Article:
Radio as we know it is pretty much changing completely.
-David Lee Roth
In a move that might pique the interest of many, Norway’s Ministry of Culture just announced plans to transition completely towards digital radio and turn off FM radio nationwide. This transition is planned for 2017. With this move Norway will become the first country to do away with FM radio entirely. The country plans to transition to Digital Audio Broadcasting (DAB) (available since 1995) as a national standard.
Why the move?
DAB currently offers 22 national channels as opposed to FM’s five (5) and it also has the capacity to host almost 20 more. Additionally, the cost of transmitting radio channels through FM is eight (8) times higher than the cost of DAB transmission.
Editor’s Note: “FM” actually stands for frequency modulation. FM has been considered by many to the better half of the AM/FM pairing for nearly a century. Studies show that over 90% of Americans still listen to AM/FM radio at least weekly although each year more and more people are choosing to forgo analog radio for Internet-only services.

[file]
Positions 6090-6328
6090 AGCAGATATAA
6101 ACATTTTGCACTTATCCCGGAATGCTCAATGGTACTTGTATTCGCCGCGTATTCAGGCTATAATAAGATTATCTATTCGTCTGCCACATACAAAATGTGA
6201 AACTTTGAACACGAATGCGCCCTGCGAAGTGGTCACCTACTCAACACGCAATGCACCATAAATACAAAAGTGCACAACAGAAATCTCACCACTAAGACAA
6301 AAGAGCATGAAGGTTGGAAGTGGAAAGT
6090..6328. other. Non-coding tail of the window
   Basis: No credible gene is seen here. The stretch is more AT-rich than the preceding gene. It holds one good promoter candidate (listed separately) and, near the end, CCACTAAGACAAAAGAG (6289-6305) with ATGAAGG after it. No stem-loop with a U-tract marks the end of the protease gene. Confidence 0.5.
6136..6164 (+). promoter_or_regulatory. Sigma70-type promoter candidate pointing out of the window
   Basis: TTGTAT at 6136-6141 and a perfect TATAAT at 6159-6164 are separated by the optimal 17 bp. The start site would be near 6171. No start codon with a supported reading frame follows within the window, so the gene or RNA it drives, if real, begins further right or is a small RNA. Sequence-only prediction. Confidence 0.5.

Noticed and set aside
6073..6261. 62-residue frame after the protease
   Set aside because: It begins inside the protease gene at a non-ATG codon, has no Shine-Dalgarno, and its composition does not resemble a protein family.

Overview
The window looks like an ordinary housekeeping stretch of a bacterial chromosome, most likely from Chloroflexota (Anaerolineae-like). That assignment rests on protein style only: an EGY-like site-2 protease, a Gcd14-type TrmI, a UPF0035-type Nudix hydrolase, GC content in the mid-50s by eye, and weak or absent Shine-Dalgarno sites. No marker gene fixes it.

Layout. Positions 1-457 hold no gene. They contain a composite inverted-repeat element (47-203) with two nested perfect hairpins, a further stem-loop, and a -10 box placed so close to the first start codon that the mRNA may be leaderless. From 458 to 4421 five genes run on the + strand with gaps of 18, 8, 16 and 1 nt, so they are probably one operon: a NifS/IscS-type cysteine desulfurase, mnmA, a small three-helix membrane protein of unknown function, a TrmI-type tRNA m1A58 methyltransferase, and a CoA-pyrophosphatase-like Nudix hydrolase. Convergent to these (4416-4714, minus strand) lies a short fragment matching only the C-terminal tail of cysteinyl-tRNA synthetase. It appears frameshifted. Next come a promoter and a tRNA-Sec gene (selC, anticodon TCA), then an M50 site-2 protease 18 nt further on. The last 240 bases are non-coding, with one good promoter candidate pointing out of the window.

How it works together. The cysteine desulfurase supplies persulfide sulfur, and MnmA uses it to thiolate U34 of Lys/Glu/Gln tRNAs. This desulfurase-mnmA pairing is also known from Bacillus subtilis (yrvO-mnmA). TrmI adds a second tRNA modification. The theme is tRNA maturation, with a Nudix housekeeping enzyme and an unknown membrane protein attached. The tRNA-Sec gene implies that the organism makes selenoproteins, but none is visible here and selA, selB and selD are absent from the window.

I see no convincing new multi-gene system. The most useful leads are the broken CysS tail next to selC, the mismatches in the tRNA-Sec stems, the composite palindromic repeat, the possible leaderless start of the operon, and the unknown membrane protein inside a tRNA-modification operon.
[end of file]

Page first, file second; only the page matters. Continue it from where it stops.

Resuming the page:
In Norway at least, this is nothing new. This movement was originally proposed in 2011 and it’s not only going to allegedly improve service but also will facilitate better emergency preparedness and spur increased competition and innovation. Several other countries in Europe and Southeast Asia are also considering a national move to DAB, but no other country has yet to confirm a timeline.
With the transition over to digital radio it clearly is the end of an era at least in Norway. Is the United States ready for such a bold move? Probably not any time soon but eventually, yes. Norway is not the United States and vice versa. However, the idea is a simple, and arguably, a good one. Cut cost and as with everything else, give the consumer a “cable” like choice for services. It is certainly food for thought and it could indeed be the wave of the future however, for now, I guess we sit back and simply listen to what happens next.